Theme: Fall

Nuts and Seeds


Objective: Children will learn about seeds and nuts and will explore how trees produce them.

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What You Will Need

  • Time for a walk outside
  • Resealable plastic bags (quart size) – one per child, labeled with their names
  • Masking tape – 1 roll
  • Permanent marker
  • Magnifying glasses – 1 per child
  • Water in a spray bottle

What To Do

  1. Take your class outside to a shady area.  
  2. Explain that each season, there are many changes in nature. Trees and plants experience many changes. Some trees drop seeds or nuts on the ground so that new trees can grow from them.
  3. Tell the children that they will be looking on the ground for seeds and nuts.
  4. Distribute the plastic bags, labeled with each child’s name.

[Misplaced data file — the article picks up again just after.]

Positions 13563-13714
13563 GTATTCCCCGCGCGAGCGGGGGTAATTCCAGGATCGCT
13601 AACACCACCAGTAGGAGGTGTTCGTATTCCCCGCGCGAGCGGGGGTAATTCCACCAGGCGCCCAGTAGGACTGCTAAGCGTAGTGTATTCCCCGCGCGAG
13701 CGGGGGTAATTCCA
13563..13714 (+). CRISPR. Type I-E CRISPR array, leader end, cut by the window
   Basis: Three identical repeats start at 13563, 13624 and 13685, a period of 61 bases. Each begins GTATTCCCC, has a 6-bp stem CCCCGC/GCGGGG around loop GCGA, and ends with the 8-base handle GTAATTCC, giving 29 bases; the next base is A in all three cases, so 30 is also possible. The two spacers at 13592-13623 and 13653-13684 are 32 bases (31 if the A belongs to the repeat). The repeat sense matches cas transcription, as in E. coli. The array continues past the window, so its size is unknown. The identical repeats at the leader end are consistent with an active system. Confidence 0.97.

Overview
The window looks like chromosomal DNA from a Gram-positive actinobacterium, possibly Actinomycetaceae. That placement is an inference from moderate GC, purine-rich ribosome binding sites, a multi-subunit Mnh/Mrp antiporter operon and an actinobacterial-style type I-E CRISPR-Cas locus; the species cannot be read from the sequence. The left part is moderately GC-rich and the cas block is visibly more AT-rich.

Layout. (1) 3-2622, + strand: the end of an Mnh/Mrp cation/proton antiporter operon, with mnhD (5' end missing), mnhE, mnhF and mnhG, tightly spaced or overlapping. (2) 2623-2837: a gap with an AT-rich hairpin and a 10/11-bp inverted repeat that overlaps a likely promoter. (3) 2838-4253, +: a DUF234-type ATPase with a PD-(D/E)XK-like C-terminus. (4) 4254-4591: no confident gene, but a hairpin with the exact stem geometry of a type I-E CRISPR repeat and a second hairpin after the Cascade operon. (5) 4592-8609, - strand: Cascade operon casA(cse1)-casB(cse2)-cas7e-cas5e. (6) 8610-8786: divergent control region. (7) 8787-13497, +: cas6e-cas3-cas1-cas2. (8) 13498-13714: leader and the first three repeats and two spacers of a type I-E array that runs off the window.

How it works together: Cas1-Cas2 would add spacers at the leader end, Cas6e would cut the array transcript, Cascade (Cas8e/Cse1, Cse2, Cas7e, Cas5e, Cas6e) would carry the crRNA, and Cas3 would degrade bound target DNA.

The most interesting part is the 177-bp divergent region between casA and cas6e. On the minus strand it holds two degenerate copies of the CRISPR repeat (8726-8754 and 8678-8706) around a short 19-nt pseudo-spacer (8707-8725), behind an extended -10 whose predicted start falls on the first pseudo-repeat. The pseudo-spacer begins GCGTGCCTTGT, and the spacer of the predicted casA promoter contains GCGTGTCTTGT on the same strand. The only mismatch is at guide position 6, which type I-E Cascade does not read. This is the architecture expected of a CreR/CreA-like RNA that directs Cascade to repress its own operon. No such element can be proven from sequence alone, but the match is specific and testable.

5. Take a slow walk through an area with a good number of trees. Invite the children to collect any nuts or seeds that they find. Each child only needs a couple of seeds or nuts.
  6. When you get back to the classroom, distribute magnifying glasses.
  7. Have the children take one of the seeds or nuts out of their bags to examine (see Guiding Student Inquiry). Provide assistance in opening the seed or nut if they would like to investigate the inside of the seed.
  8. Spray some water into their bags with the remaining seeds, and close the bags securely. Then, tape each one to the window.
  9. Have the children observe the bags each day and record their observations. You can create clipboards for them using cardboard and paper clips. Children can draw pictures of what they see each day.

Guiding Student Inquiry

  • Describe what you found when we walked around outside.
  • Tell me where you found that.
  • Use your senses to describe that object (color, shape, size, how it smells and feels).
  • What do you think it is? Do you think it came from a tree or plant?
  • Describe what you see inside of the seeds.

Explore, Extend & Integrate

  • Do some research with the children and try to discover the plant that their seed or nut came from.